• 1 pandan leaf, tied into a knot (This can be hard to find. Some asian grocery stores may carry it in the frozen section or among the fresh herbs. It is worth seeking out as it lends a pleasant nutty flavor and depth to the dish.)
  • 2 T sugar
  • pinch of salt

Soak the sticky rice in water overnight, or for at least four hours before you prepare the desert.

Drain sticky rice and rinse it four times. Steam sticky rice until cooked, about 1/2 hour. (I do this by wrapping it in a clean, flour sack towel and wrapping it, then suspending it in a metal strainer over a boiling pot of water, then placing a lid on top to keep the heat in for the most part. Do it however it works best for you!) Rice should stick together and may have a slight chew to it.

Mix coconut milk, pandan leaf, sugar and salt in a small pot and boil while stirring for 5 minutes. Add sticky rice to mixture and cook until coconut milk is gone. Stir constantly. Allow rice to cool. Remove the pandan leaf.

Divide sticky rice into two bowls. Top with mango and serve.

Sticky rice is also delicious as a side to any Thai coconut curry. Just serve it in a bowl or bamboo rice server immediately after steaming.

If serving it with green curry, for example, it’s tradition to grab a small ball of sticky rice with your fingers and dip it in the sauce. Yum!

Tom Ka – Coconut Milk Soup

This is so simple, and so deeply satisfying. Don’t let the long list of ingredients fool you. You won’t believe the flavors coaxed from this quick soup!

I was going to make some of this tonight, but Brooklyn Hound apparently learned how to open the fridge while I was getting the mail, and she feasted on the raw chicken. I knew I was in trouble when I entered the house and saw her licking her chops!

Serves 2.


  • 2 cups coconut milk
  • 1 cup water
  • 1/2 chicken breast cut into bite-sized chunks (omit and add tofu if making this dish vegan)
  • 1/2 cup mushrooms, quartered
  • 1 tomato, diced
  • ½ onion, diced
  • 1 tsp. vegetable stock powder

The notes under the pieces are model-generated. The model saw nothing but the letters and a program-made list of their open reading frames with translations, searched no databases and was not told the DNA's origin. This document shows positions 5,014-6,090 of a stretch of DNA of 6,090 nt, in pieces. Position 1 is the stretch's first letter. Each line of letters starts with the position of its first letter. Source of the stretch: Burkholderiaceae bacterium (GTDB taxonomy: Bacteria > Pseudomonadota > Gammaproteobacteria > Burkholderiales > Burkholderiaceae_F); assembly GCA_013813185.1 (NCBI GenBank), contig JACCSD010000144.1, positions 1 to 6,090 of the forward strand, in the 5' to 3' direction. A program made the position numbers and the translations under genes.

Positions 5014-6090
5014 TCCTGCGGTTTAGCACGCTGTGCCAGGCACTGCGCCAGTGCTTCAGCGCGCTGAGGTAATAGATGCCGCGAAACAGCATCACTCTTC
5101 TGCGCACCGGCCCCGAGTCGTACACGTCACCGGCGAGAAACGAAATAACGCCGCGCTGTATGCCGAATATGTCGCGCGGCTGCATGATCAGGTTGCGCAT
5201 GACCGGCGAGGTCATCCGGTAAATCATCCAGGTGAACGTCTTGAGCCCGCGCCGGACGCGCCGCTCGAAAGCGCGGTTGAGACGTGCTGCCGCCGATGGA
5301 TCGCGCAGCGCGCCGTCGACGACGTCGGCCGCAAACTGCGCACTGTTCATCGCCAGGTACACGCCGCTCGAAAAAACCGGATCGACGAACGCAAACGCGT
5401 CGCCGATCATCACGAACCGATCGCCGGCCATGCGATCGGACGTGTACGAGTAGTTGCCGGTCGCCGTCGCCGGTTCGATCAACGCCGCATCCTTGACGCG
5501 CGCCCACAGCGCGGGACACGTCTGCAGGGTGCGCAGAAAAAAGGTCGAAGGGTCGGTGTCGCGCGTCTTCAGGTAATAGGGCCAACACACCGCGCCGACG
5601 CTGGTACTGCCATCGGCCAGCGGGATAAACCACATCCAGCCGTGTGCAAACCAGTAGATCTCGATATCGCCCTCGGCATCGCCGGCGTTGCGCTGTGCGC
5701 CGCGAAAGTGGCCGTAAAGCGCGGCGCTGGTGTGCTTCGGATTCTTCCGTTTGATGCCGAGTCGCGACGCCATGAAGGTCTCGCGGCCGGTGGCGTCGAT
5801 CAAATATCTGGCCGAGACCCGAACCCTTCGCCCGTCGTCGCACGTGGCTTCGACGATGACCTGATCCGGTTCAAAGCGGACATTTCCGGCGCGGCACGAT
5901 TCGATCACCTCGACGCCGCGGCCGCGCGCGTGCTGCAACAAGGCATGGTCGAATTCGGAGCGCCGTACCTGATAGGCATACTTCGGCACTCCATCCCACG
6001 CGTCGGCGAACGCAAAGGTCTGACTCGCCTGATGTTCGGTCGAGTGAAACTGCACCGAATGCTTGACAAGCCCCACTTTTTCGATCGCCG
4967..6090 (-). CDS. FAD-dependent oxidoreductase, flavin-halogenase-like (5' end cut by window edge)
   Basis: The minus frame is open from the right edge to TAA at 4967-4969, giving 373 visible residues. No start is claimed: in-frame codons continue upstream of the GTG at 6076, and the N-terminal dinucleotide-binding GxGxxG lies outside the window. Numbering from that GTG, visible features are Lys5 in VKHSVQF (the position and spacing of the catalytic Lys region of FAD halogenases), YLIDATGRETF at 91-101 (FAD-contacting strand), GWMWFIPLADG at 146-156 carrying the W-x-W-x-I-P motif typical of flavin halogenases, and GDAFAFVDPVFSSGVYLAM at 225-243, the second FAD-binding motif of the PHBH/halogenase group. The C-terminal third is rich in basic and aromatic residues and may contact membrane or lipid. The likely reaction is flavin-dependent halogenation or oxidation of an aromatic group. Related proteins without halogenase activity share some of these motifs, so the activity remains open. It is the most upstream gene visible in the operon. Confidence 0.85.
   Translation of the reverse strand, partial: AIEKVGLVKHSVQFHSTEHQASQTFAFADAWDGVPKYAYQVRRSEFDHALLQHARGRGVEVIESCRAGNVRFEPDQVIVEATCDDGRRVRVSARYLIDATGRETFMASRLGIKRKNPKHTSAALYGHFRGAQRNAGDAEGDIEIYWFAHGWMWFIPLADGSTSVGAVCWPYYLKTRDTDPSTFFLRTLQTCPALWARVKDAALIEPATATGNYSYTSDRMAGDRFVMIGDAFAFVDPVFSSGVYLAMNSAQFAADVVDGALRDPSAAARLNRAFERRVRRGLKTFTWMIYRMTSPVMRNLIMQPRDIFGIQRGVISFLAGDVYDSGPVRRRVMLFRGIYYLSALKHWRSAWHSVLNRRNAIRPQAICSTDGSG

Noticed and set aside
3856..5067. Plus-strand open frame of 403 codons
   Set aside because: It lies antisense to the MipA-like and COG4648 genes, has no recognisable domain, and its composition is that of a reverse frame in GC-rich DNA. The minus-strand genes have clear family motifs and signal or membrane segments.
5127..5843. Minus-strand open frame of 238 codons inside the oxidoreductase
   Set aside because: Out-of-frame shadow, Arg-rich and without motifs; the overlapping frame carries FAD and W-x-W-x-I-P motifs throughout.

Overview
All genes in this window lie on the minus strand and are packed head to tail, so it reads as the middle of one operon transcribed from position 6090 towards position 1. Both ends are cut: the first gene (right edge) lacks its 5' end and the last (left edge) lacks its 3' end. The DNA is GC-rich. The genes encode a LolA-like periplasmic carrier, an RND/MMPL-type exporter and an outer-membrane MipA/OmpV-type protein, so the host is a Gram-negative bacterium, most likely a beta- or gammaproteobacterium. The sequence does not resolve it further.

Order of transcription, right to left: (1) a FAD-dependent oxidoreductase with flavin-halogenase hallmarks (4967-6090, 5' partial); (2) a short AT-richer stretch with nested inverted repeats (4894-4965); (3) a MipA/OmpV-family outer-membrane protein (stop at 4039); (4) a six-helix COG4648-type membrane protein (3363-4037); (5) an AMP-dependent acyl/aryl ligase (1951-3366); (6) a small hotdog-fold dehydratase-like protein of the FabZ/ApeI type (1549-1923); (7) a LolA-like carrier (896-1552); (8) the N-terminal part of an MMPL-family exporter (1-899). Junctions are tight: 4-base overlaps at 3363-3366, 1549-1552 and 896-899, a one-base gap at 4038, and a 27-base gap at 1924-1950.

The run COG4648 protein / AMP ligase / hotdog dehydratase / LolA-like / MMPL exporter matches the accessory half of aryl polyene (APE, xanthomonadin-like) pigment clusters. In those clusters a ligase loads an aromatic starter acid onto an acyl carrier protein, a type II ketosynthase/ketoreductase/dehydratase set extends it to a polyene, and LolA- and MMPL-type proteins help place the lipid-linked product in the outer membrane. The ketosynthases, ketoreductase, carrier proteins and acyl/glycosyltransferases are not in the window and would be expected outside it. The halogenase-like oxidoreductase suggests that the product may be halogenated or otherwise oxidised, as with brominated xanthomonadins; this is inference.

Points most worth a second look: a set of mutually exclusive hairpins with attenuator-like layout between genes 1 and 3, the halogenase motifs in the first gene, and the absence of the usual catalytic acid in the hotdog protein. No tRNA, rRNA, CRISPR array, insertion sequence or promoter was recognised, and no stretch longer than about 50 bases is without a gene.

• 1 spring onion, cut into 1 inch pieces
  • 6 thin slices of galangal or ginger root
  • 1 stalk fresh lemongrass, lower portion, cut into 1-inch lengths and crushed
  • 4 fresh kaffir lime leaves, torn in half (Tip: these can often be found in the frozen section of asian groceries.)
  • 3 T fish sauce (omit or swap out for vegan fish sauce, if making a vegan dish)
  • 3 T lime juice
  • 1 tsp. fried chili paste (see recipe above)
  • ¼ cup cilantro leaves, torn
  • 5 Thai “bird’s eye” chilies, crushed

Fry the chicken or tofu until cooked and browned to your liking. Combine with the coconut milk, water, galangal, lemongrass and lime leaves and bring to a boil. Add mushrooms, onion, tomato, fish sauce, stock powder and fried chili paste.

Remove from the heat. Add lime juice, chilies, cilantro and spring onion. Garnish with cilantro leaves and crushed chili peppers.

Joke Moo Sub. Top it with a soft poached egg, and you will add a layer of rich, yolky goodness. Photo by Charish Badzinski.

Pork Meatball Rice Soup – Joke Moo Sub

Serves 4-5.

Okay, hear me out on this. We Americans have gotten breakfast all wrong! Bacon, eggs, hash browns and the rest just lead to a nap! This soup, typically served for breakfast in Thailand, is filling, hydrating and so delicious. And it won’t weigh you down. Give it a try.

Best of all, it’s a great chance to use up leftover white rice. 

Serves 5-6.


  • 2 cups cold, cooked, day-old or more rice
  • 1/4 cup loosely-packed cilantro (stems okay), chopped after measuring
  • 6-8 cloves of garlic, minced
  • 8 oz. ground pork
  • 1 egg
  • Pepper and salt to taste
  • Optional toppings (but highly recommended): poached egg, ginger, green onion, quartered limes, fish sauce, fried chili paste, and chilis in vinegar

Place the cooked rice in a 5 or 6 quart pot, and fill the pot 3/4 full of water. Bring to a soft boil on the stove.

Combine the pork, cilantro, garlic and egg to form a wet, loose mixture.

Take a pinch of the pork mixture and, rolling it into very small meatballs, drop the balls into the boiling liquid. Allow the soup to simmer for an hour or so, which will give the broth a rich flavor. Salt and pepper to taste.

You can thin this soup out as much as you like, just add salt as needed. I find this particularly helpful when reheating the leftovers.

To serve: 

Ladle the soup into large bowls. If using, add 1 freshly-poached egg to the top of each bowl. Allow the diners to dress up their soup with any or all of the following:

  • A squeeze of lime
  • Fresh ginger, peeled and cut into small matchsticks
  • Fresh chopped green onion
  • Fried chili paste
  • Fish sauce
  • Thai chilis in vinegar

Charish Badzinski is an explorer, and award-winning travel and food writer. When she isn’t working to build her blog: Rollerbag Goddess Rolls the World, she applies her worldview to her small business, providing strategic communications, media relations and writing support to individuals and organizations. 
Find Charish on Twitter: @charishb